I've been thinking a lot lately about relationships, sex, intimacy, and love. I have finally reached a point in my life where these things are symbiotic. Where it seems as if everything I’ve been through has led me to this point, and I am happy—truly happy. I have a few friends who are talking with me about issues surrounding these topics, friends who are each different, yet each with similar emotional responses; similar to me.
When I was a girl I always expected that I would grow up and one day meet the proverbial man on the white horse and of course we would fall in love and get married and have babies. I never even questioned it! As I moved into my pre-teen years and had small crushes on boys in class that were never reciprocated, and my girlfriends began to turn on me, a little doubt began to creep in—but not much. In 6th grade I began a three-year obsession with one guy, sending him notes, flirting in class, to no avail. I had girl ‘friends’ tease me about it, trick me about it, and then one of them actually ended up dating the guy.
By the time I got to high school, I pretty much kept to myself. After a year or two, I discovered marijuana and drinking, and went on a trip to Israel during which I drank the entire time. On that trip I finally received interest from boys—real interest (or so I thought) –for the first time. And I discovered what most teenage girls and boys discover: that sex sells, sister. Finally I knew how to get attention, and unfortunately it was the only kind of attention I thought I could get.
Thus began a very long journey, a journey that sadly many women are familiar with, and for me—baffling that there are actually many women who are not. I went to college and became further immersed in drugs and alcohol, and sex was merely another escape. It was a way to get instant validation that I was ‘attractive’ (i.e. ‘worthwhile’). The drugs and alcohol were a way to feel something other than the self-loathing I was experiencing every day. It was a vicious cycle of course—the more I used substances to escape reality, the more my reality sucked and so the more I needed to escape it. The more I used sex to substantiate my value, the more devalued I felt and so the more I needed to use sex.
Sometime after I dropped out of college and after dumping the guy I traveled around the country with, I moved back to my hometown and decided that my attitude about sex was all wrong, that this was the modern age and women could be empowered by sex, not demeaned. I was flashing my ‘feminism’. I was going to have sex as much as I wanted and it wouldn’t mean anything but sex—pleasure for the sake of pleasure, with no emotional attachments. I convinced myself this was the case. The amount of drinking and drugs I was ingesting made this convincing easier to swallow, but underneath it all I felt like a fraud and worse than that—I felt worthless.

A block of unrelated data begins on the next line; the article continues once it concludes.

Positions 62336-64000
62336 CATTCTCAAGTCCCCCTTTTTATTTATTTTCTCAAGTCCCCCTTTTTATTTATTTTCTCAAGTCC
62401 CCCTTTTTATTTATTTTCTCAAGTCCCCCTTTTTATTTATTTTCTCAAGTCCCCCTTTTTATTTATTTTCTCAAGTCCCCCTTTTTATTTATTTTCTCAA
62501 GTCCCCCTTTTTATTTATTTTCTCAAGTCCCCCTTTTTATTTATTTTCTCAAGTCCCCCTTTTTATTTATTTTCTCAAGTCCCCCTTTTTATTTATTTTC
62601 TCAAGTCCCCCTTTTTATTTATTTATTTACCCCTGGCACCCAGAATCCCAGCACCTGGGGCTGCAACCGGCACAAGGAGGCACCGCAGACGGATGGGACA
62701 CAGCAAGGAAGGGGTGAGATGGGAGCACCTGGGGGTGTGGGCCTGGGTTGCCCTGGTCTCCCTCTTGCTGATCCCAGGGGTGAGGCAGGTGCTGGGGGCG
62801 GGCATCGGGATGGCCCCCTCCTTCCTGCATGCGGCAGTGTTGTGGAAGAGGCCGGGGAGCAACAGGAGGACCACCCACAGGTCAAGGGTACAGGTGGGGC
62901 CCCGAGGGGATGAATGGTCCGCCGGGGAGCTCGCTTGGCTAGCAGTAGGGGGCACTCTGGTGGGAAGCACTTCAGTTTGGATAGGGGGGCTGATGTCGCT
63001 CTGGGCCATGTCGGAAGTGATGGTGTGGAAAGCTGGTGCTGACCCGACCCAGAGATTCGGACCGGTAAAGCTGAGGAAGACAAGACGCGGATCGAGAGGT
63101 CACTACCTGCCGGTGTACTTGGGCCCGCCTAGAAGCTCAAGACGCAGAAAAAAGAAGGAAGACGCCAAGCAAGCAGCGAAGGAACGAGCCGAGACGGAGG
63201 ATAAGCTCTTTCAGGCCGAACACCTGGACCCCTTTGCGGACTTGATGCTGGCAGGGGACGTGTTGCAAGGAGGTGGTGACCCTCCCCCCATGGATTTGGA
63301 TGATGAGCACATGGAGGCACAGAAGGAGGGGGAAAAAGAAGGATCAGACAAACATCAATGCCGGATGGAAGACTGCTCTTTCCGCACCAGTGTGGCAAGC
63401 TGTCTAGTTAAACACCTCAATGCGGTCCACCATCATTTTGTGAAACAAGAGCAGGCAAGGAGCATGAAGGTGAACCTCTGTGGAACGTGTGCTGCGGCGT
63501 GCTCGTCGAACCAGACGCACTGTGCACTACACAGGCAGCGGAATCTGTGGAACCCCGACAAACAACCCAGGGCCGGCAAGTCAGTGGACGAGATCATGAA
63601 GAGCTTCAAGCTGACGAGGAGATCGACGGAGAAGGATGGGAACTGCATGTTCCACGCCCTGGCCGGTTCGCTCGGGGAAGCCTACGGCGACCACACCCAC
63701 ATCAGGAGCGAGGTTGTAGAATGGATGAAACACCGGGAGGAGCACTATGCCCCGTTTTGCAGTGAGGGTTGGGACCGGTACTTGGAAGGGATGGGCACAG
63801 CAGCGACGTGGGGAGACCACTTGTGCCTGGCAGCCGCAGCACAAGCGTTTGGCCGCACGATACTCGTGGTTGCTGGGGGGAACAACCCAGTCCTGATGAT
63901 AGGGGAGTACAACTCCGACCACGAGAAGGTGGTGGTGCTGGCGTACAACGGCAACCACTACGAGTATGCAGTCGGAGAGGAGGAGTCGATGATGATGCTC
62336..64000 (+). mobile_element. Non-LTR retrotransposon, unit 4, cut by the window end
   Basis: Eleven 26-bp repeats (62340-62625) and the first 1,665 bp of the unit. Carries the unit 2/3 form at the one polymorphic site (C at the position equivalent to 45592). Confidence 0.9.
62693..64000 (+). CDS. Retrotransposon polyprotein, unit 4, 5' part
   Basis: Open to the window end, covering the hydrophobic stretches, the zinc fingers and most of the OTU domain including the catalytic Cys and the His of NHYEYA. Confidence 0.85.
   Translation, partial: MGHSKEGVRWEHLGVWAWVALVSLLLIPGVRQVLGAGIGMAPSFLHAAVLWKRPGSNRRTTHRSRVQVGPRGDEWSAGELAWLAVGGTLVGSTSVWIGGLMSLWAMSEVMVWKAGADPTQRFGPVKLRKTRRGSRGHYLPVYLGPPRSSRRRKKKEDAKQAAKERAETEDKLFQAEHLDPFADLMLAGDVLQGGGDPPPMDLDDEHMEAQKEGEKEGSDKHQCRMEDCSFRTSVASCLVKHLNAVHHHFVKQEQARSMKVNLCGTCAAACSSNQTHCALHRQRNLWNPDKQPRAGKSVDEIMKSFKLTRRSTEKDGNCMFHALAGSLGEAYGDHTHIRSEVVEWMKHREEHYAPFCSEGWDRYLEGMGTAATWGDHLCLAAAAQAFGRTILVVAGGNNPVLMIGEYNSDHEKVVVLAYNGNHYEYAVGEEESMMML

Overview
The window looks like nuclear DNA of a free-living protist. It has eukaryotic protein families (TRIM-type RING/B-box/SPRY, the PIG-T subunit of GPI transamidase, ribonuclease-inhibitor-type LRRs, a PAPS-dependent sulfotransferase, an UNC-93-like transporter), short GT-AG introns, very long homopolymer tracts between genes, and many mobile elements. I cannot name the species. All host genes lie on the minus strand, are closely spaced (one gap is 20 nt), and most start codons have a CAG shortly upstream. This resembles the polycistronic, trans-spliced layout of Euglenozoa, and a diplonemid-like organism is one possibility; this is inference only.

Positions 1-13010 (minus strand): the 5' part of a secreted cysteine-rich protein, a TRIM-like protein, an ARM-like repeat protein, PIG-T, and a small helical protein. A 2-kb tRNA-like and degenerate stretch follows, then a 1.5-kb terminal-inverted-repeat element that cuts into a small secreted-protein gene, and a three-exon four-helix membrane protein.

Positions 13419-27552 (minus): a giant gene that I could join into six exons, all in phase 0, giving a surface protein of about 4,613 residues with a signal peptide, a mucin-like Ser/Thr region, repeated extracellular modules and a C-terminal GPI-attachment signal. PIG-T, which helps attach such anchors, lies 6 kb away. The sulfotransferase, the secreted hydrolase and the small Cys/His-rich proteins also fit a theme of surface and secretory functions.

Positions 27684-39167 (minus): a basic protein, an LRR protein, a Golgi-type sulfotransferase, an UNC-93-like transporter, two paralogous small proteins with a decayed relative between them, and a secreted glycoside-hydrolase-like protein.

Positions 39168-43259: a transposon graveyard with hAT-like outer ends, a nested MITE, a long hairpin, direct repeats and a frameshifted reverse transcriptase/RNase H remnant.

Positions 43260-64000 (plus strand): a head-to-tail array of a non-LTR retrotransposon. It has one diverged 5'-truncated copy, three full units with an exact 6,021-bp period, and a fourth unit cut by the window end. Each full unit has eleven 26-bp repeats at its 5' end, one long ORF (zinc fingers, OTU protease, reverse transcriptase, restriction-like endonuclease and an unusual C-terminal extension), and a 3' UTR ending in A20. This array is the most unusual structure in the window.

I have wondered if there was a moment somewhere when I let go of that childhood fantasy, and always assumed I had. But you know what? I did not let go of it but rather, became cynical and bitter about it. In my idealistic heart of hearts, I was still looking for my knight. I was looking so much that I tried to fit that helmet onto many guys who were unworthy of that title. I declared ‘true love!” when it was more the idea of it than the man that I loved. I lost myself so completely in my daughter’s father that I had no identity left at all—everything I was was invested in what he thought and what he told me.
Even into sobriety I chose men who were inappropriate, who were incapable of loving me the way I deserve and who were not men who deserved my love. I started to heal in many ways and I had a baby to focus on, and a whole lot of pain to break free of. In actuality it has taken me almost years of sobriety and another broken heart over a forced knight for me to get to a place where I felt ok in my own skin. A place where not only do I know who I am, but I like that person. I still have things about me that I don’t like, of course, but I can look in the mirror and know what I am seeing. I have a desire to live life rather than hide from it. When about a year ago I came to the conclusion that being alone was perhaps my lot in life, that perhaps my daughter and I would be just fine together, and then started to actually believe that—not only believe it, but feel contentment—well, that of course is when Pete and I came to our senses. As soon as I had let go of that childhood fantasy, the knight appeared.
All the pain, all the confusion and heartache, no longer needed to define who I was. It is a part of me, and lessons can be taken and hopefully passed to my daughter and the people in my life I love. This experience is yet one more I can hold onto that shows me life can be miraculous at times, even when a lot of the time it brings me to tears. This is the dichotomy that has always been in me: part of me cynical, scared, depressed, and angry at the world, and the other part hopelessly in love with it.